The death of print has been greatly exaggerated
Could we please agree to stop using the word “dead” in headlines about print media and publishing? I’m convinced “the death of print” has been around for at least 130 years, and I’m sick of reading about it.
At least ten print-related things have been pronounced dead this month:
1. The American author is dying slowly, according to Scott Turow in The New York Times.
2. The American weekly magazine is dying slowly, according to Joshua Macht in the Atlantic.
3. The Book is dead, according to ABC News.
4. Google Reader is dead, according to Forbes. [ed. note: this is the only thing on the list that is actually dead, and it will be missed. RIP.]
6. The online eBook store is dead, says Good eReader.
7. Newspapers are so dead, people are making beers to commemorate them (“Unemployed Reporter Porter”).
8. Travel guides are dead, according to NBC.
9. “Foreign language learning” is dead now that we’re using pictographs instead of signs, the Telegraph reports.
My patience may be worn thin after the rush to turn the end of Newsweek into the end of everything earlier his year. The Guardian‘s Michael Rosenberg went so far as to proclaim the magazine’s closure part of “digital mass extinction.” His hyperbole is impressive, but where does our discussion go from there?
We’ve been predicting the end of print for generations. In Alessandro Ludovico’s Post-Digital Print, the author points to an illustrated book by Octave Uzanne and Albert Robida published in 1894. Uzanne suggested the future of publishing would not be in the “static” form of a printed page, but replaced by voice, available in a sort of “on demand” platform transmitted by through a cylindrical recording mechanism. Frankly, this anxiety is reflected in writings about the rise of radio, television, or even the film cartridge central to David Foster Wallace’s Infinite Jest.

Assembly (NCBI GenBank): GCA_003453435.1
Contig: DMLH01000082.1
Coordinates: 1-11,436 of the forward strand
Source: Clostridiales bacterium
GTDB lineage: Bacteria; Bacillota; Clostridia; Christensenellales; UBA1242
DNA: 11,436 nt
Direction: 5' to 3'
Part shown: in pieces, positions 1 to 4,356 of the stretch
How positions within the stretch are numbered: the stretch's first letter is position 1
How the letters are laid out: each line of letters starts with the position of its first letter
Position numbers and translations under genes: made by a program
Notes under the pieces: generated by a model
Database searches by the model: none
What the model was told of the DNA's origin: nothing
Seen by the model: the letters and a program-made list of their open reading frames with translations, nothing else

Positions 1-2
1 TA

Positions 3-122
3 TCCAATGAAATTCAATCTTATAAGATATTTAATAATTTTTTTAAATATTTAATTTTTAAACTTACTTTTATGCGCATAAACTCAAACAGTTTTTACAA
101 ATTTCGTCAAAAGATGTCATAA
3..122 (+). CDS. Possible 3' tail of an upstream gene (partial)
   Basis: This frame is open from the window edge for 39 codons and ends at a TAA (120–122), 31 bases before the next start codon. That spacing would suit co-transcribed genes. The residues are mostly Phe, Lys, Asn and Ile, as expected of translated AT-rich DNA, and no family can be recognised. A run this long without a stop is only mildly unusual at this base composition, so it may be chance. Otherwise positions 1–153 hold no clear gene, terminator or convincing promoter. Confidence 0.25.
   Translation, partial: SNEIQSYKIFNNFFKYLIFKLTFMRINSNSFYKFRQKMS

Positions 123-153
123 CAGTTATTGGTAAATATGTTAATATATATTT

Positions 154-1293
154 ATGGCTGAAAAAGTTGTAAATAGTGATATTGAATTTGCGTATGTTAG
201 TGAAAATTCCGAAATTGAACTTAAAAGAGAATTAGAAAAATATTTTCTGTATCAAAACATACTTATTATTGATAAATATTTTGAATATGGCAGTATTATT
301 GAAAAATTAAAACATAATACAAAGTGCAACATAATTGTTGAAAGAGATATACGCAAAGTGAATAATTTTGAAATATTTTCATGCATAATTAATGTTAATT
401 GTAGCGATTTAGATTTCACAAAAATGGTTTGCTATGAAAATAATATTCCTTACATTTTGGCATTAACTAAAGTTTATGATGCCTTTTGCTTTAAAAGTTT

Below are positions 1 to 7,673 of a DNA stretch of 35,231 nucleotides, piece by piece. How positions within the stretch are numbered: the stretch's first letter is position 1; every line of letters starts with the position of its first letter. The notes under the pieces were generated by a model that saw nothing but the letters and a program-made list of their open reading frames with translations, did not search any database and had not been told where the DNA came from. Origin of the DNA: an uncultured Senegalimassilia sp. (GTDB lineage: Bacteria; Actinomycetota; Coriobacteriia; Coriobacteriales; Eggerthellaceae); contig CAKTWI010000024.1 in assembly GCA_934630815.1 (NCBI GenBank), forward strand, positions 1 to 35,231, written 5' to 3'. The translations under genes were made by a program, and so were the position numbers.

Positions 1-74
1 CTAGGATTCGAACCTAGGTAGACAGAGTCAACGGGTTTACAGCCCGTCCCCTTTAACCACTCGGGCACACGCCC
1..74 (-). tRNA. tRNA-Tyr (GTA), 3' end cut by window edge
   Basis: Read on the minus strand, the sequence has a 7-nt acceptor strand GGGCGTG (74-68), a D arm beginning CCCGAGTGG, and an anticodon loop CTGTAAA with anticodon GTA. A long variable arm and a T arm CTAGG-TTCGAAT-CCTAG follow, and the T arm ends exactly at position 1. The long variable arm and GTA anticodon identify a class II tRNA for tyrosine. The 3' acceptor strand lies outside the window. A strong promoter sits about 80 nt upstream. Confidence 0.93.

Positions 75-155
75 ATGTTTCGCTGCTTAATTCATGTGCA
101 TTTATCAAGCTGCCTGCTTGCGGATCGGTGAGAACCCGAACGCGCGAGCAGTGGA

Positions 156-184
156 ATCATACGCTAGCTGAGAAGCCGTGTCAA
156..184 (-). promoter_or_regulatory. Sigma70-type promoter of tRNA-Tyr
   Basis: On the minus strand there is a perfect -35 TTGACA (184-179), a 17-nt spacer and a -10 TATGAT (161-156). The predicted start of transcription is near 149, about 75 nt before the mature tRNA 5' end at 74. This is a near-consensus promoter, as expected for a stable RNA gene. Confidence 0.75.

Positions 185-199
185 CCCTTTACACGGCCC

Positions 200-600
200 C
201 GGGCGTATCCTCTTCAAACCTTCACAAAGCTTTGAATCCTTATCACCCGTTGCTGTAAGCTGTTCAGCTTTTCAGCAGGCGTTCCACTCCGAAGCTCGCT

In interviews through the 1960s, Marshall McLuhan described humans as “moving out of a print culture,” though I can’t find any evidence that he used the word “death” to describe the change in media, and his tone is never alarmist. He is frequently cited as the inspiration for Egon Spengler‘s famous line in Ghostbusters, released in 1984.
Last year Leah Price of the New York Times traced the death of the book back even further to 1835, when novelist Théophile Gautier declared in his novel Mademoiselle de Maupin that “the newspaper is killing the book, as the book killed architecture.” This echoed the anxiety of an archdeacon from Victor Hugo’s Hunchback of Notre-Dame, who believed the book would kill the cathedral, as Gutenberg’s printing press might put scribes out of work, though it’s worth nothing that the book, which is set in the 15th century, was published with the benefit of eagle-eyed hindsight in 1841.
I understand that it is often the editors, not the writers, coming up with these headlines and that they may be working with limited space. “Is X dead?” is a concise, dramatic way to gain readers’ attention, but recent changes to the world of print isn’t going to be answered with a yes or a no. There may be pressure on these news sources to make the content seem immediate to the reader, and transforming industry news into a life-or-death issue is an tried and true way to gain attention (and pageviews).
Regardless, it’s exhausting. We need a different framework to discuss the evolution of this industry.
A few writers who have elegantly avoided this trope: Evan Hughes managed to dodge a life-or-death headline in his recent Wired article about changes in the publishing industry; Nicole Bernier addressed the business of paperback publishing for The Millions without guessing at the format’s pulse; and Michael Roston wrote an obituary for Roger Ebert in the New York Times without linking his literal demise to the death of criticism.
Let’s take a cue from McLuhan about discussing the changing role of print media in an even-handed way:
Kirsten Reach is an editor at Melville House.